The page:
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5 Pro-Abortion Arguments and How to Beat Them

Here you’ll find five powerful resources to keep you frosty as you navigate the minefield of Catholic apologetics on abortion.

With Dobbs v. Jackson and the end of Roe v. Wade on everyone’s mind, we’ve had people coming to us in droves for help. Their friends, relatives, and coworkers are challenging them constantly on abortion, the Church’s teachings, and the dignity of human life, with pro-abortion talking points coming in fast and furious.

The good news is that it’s our job to provide answers. Here you’ll find five powerful resources to keep you frosty as you navigate the minefield of Catholic apologetics on abortion.

5 Non-Religious Arguments Against Abortion

We all know that the Church says abortion is a grave evil, and there are plenty of good religious arguments to back that up. But it’s not as though the pro-life position is solely religious. Here, from Catholic Answers Magazine, apologist and veteran pro-life debater Trent Horn lays out “a robust case for the pro-life position that withstands philosophical scrutiny.”

Contrary to the popular secular narrative, you don’t have to be Christian to be pro-life. You don’t even have to be religious. If you’re in a dialogue with your secular friends about the dignity of the unborn, this might be the best place to start.

Catholics Can’t Be Pro-Choice

Trent searches for the “Catholic case for abortion” and finds that . . . there just isn’t one. Whereas the previous article will get you traction with your secular friends, this one will help you talk to Catholics who think they have found loopholes in the pro-life worldview.

Trent sets his sights on the usual suspects here, from “I’m personally opposed to abortion but wouldn’t force that choice on others” to “the Church’s position on abortion has changed over the centuries,” and he hits a bullseye with all of them. No ifs, ands, or buts about it: Catholics cannot be “pro-choice.”

Abortion: Cut Through the Noise with This Simple Argument

In this episode of Catholic Answers Focus,  Joe Heschmeyer teams up with Cy Kellett to set aside the lesser arguments from the pro-abortion side and hit the central one: the question of when life begins is just too complicated for us to figure out.

With apologetical machete in hand, Joe slashes through the pro-abortion brush here with a quick, easy, and devastating counterargument. You will not want to miss this one.

Is Childbirth “Too Dangerous” to Ban Abortion?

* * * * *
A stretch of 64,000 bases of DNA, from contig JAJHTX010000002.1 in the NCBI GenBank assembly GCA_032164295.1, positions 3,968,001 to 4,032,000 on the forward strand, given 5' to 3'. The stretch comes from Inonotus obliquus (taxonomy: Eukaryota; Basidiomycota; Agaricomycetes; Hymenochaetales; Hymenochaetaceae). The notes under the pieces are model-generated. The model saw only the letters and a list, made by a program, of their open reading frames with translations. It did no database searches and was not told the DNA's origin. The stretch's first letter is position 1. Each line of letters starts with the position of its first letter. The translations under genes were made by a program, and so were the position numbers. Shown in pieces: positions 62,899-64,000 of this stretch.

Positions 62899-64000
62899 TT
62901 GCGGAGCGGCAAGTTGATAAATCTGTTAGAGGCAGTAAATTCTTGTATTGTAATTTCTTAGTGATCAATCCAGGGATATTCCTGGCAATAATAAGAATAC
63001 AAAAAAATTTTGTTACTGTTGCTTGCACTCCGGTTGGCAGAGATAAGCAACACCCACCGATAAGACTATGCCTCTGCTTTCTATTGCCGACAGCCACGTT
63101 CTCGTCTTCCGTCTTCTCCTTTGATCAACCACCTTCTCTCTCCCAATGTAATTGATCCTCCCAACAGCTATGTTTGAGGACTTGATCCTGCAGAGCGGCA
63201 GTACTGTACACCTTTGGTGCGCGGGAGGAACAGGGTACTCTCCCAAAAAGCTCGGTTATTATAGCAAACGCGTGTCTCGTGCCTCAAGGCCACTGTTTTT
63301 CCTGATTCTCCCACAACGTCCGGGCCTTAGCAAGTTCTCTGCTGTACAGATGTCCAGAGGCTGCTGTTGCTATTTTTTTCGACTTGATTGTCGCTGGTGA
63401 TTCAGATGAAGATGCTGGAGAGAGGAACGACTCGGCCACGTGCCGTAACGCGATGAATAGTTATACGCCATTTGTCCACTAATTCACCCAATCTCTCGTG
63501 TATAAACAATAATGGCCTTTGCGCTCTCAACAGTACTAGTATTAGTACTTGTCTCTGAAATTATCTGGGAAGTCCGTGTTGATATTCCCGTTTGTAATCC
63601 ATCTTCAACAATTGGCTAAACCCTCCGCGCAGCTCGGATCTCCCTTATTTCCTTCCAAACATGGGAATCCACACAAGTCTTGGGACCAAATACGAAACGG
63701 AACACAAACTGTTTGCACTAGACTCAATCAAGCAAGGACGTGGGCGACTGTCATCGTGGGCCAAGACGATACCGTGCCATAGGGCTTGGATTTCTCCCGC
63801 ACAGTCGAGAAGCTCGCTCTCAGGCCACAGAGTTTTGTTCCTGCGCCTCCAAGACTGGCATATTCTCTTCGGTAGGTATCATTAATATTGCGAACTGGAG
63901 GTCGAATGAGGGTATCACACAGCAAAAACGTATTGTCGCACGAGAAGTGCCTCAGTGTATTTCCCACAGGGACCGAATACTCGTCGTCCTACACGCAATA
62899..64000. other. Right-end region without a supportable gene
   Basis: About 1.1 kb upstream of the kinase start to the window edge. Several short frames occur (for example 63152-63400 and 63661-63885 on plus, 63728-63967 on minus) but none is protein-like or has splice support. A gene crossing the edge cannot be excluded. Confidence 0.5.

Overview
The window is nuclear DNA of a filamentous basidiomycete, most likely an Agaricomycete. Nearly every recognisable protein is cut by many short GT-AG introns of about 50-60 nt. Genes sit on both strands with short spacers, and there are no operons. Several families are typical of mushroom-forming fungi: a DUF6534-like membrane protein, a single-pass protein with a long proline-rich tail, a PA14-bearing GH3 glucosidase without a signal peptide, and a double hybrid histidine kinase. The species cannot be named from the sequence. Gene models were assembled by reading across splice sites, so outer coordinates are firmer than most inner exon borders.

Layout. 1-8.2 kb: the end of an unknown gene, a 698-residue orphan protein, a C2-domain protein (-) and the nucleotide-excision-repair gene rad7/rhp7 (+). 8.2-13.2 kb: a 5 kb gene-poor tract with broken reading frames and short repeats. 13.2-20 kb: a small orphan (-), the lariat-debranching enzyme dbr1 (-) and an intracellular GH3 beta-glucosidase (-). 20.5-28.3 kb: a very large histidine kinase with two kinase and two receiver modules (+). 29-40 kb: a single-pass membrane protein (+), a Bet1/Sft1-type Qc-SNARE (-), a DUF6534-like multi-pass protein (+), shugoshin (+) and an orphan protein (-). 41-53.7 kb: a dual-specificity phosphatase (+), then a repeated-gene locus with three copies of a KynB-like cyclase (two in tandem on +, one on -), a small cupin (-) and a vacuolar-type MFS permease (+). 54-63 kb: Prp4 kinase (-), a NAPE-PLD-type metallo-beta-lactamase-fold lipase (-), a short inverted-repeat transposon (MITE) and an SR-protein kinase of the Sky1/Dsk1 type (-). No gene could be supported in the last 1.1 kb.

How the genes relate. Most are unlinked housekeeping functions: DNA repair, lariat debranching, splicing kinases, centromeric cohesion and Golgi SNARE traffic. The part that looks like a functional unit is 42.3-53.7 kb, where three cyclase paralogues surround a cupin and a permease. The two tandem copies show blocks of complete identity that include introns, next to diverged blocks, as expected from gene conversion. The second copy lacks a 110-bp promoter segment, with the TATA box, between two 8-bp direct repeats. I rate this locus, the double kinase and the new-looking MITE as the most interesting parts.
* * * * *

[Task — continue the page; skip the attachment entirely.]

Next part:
Whenever the abortion issue comes up in conversation, you can bet it won’t be long before the “danger” issue comes up. Don’t statistics show that abortion is safer than childbirth? In that case, how can you call yourself “pro-life”?

Well, Trent has an answer to that contention—and an answer for the follow-up contentions that will inevitably arise. If we take it for granted that the unborn child is a threat to his mother, then what should we compare him to? An enemy soldier? An inadvertently dangerous mentally ill person? Trent expertly brings this argument back down to earth, countering those pro-abortion statistics with numbers that bring out the proper context and serving up a devastating logical counterattack to the false idea that pregnancy is just too dangerous to let us protect every innocent unborn child.

But what about ectopic pregnancies? Even the Church allows for abortion in those cases, right? Well . . .

Ectopic Pregnancy and Double Effect

This classic Catholic Answers Q&A is the go-to for questions about abortion and ectopic pregnancies. Before getting worked up about this rare and dangerous condition, it’s crucial to know the answers to a few basic questions: what is an ectopic pregnancy, what does the Church actually say about it, and how is it dealt with in a moral way?

Fr. Charles Grondin delivers here, in a bite-sized, easy-to-memorize package. For such a short piece, this Q&A is a powerful resource not only to tackle the “ectopic pregnancy” objection, but also to get the long and short of the Church’s smart, practical, and time-tested approach to balancing love for the mother and love for the baby in her womb.

As you use these arguments and others from our archive, remember what’s most important: charity, charity, charity. Multiple generations now have been born and grown up under the shadow of Roe v. Wade, and the pro-abortion indoctrination runs deep. There’s a lot of confusion out there, a lot of misguided distress, and tempers are running high. Our job as Catholics is to shine a light for God—patiently, kindly, and charitably.

Don’t forget that we’re out to save not just the innocent unborn, but also our neighbors. Even the most viciously pro-abortion partisan out there is a child of God, whom Jesus bled and died to save. So make your case with vigor, all the while working also to win the heart of everyone who comes to you.

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